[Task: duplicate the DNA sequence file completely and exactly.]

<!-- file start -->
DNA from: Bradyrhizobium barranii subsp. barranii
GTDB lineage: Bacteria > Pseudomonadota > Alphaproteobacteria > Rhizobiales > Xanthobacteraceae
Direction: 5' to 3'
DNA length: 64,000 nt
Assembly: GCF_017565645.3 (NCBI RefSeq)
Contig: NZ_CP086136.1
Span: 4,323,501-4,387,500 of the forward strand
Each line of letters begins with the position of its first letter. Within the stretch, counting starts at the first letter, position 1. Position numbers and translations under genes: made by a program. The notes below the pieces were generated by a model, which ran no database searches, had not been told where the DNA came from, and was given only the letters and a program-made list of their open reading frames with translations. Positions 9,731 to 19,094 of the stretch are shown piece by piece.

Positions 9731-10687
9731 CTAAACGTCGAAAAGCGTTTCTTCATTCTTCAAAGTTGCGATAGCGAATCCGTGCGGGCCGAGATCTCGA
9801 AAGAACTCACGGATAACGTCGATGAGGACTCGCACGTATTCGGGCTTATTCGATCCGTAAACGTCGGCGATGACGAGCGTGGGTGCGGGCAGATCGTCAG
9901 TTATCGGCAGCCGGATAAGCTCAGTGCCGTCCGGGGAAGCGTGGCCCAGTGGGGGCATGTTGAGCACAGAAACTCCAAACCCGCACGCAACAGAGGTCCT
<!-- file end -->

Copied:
DNA from: Bradyrhizobium barranii subsp. barranii
GTDB lineage: Bacteria > Pseudomonadota > Alphaproteobacteria > Rhizobiales > Xanthobacteraceae
Direction: 5' to 3'
DNA length: 64,000 nt
Assembly: GCF_017565645.3 (NCBI RefSeq)
Contig: NZ_CP086136.1
Span: 4,323,501-4,387,500 of the forward strand
Each line of letters begins with the position of its first letter. Within the stretch, counting starts at the first letter, position 1. Position numbers and translations under genes: made by a program. The notes below the pieces were generated by a model, which ran no database searches, had not been told where the DNA came from, and was given only the letters and a program-made list of their open reading frames with translations. Positions 9,731 to 19,094 of the stretch are shown piece by piece.

Positions 9731-10687
9731 CTAAACGTCGAAAAGCGTTTCTTCATTCTTCAAAGTTGCGATAGCGAATCCGTGCGGGCCGAGATCTCGA
9801 AAGAACTCACGGATAACGTCGATGAGGACTCGCACGTATTCGGGCTTATTCGATCCGTAAACGTCGGCGATGACGAGCGTGGGTGCGGGCAGATCGTCAG
9901 TTATCGGCAGCCGGATAAGCTCAGTGCCGTCCGGGGAAGCGTGGCCCAGTGGGGGCATGTTGAGCACAGAAACTCCAAACCCGCACGCAACAGAGGTCCT